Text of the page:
Then, there’s Mylan, the company that makes EpiPens. Mylan purchased the rights to manufacture the EpiPen in 2007 when the device had a wholesale price of $57, and the cost of the epinephrine in the device was about $1. Mylan has increased the wholesale price by 400% since then, while the cost of the epinephrine remains at about $1.
The spokespersons for Mylan will say that they don’t set the retail price, but any college business student can tell you that the higher the wholesale price, the higher the retail price. And if Mylan is counting on their $0 copay card to be the catch all for the price of an EpiPen 2-Pak, then they need to have the copay card be truly worth $600!
For those families who don’t have the money to pay for an autoinjector, they will likely have to rely upon a school’s stock epinephrine. Yet, these cost increases also affect schools and emergency services who cannot afford to purchase the drugs, even if Mylan did give away devices for free in the first years after legislation was passed to allow stock epinephrine in schools.
CNBC’s September 28, 2015 article, “Drug prices: Which companies may be the next targets?” pointed out that the price of EpiPens increased 27% , on average, each year between 2011 and 2015. The number of prescriptions rose 9.5%, on average, each year from 2011 to 2014. This made for an average increase of 42% per year of sales, to more than $1 billion. The EpiPen provides about 40% of Mylan’s operating profits says researcher ABR|Healthco. EpiPen margins were 55 percent in 2014, up from 9 percent in 2008, ABR|Healthco estimates.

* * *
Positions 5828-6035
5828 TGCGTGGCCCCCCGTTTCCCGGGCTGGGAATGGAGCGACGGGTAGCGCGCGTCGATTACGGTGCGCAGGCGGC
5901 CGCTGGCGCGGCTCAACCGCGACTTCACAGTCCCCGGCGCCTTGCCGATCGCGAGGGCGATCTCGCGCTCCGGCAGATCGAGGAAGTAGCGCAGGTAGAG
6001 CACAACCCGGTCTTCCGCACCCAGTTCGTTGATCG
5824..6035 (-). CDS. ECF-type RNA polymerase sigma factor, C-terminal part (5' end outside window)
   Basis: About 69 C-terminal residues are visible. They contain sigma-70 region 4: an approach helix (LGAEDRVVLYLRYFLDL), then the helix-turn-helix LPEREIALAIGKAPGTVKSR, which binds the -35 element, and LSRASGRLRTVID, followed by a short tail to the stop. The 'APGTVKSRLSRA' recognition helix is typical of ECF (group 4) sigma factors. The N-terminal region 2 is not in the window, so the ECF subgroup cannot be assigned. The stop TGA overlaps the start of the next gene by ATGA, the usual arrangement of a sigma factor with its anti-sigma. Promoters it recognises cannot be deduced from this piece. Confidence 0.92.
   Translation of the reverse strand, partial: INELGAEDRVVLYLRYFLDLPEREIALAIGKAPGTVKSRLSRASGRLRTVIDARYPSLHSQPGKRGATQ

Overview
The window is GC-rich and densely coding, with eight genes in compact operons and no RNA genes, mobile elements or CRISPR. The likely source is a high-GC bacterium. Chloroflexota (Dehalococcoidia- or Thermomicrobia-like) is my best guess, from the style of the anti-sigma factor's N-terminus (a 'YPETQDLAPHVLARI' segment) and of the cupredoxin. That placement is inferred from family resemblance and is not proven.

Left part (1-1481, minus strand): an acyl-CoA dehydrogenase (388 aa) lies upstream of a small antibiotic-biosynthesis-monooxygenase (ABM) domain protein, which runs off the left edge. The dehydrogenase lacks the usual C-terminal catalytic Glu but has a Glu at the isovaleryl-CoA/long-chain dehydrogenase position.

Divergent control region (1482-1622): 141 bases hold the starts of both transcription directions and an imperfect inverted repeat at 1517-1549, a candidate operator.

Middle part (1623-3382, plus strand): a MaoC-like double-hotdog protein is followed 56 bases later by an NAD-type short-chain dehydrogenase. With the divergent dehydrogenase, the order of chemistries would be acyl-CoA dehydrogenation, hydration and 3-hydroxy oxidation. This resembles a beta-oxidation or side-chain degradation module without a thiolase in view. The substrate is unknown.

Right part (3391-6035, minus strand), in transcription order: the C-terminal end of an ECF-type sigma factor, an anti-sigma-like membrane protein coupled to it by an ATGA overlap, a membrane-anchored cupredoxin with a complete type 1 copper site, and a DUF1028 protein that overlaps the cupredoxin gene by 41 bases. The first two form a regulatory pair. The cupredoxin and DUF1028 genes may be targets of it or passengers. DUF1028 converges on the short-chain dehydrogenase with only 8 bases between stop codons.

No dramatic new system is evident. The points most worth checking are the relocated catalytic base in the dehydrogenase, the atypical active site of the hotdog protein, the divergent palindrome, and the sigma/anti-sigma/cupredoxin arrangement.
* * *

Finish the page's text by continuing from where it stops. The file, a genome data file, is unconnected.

Marketing the EpiPen autoinjector has been CEO Heather Bresch’s key focus. In terms of market share, she’s basically got a monopoly. I anxiously await a viable competitor, which will hopefully bring the price of epinephrine autoinjectors down. Sadly, there aren’t any contenders on the horizon. I’ve seen several prototypes, but many require assembly, which would be extremely difficult to expect a Good Samaritan to be able to do in the middle of anaphylaxis.
Mylan has not only been increasing the cost of EpiPens, but also several other generic medications that they manufacture. There is a point where the market will not allow this to continue. Congress has stepped in before (remember Martin Shkreli?), so there’s always the option of writing your Congressional Representative and/or Senator to let them know how the price of EpiPens affects your family. I believe we are at a tipping point, but it’s going to take hundreds of thousands of us to make noise to get anything to happen.
Lastly, there’s the CEO, Heather Bresch. Heather Bresch had a total CEO pay of $18.9 million in 2015 while shareholders saw a 4.1% decrease in returns. In the last year, the stock price has dropped 38%. Don’t get me started on the faults in our US corporations that believe that any employee is worth that kind of money – especially when it’s based upon overcharging families for vital medication.
Ms. Bresch has a long history of questionable business practices and personal ethical issues. See the following articles for more details about this: “Despite critics of corporate pay, perks persist” and “Who Benefits? – Rising Generic Drug Prices and the Case of Mylan’s Conflicted Property Purchases”
So what’s your family going to do?
Something needs to change, and soon, or we’re going to be hearing about children going into anaphylaxis with no EpiPen nearby because the family couldn’t afford to purchase a 2-Pak.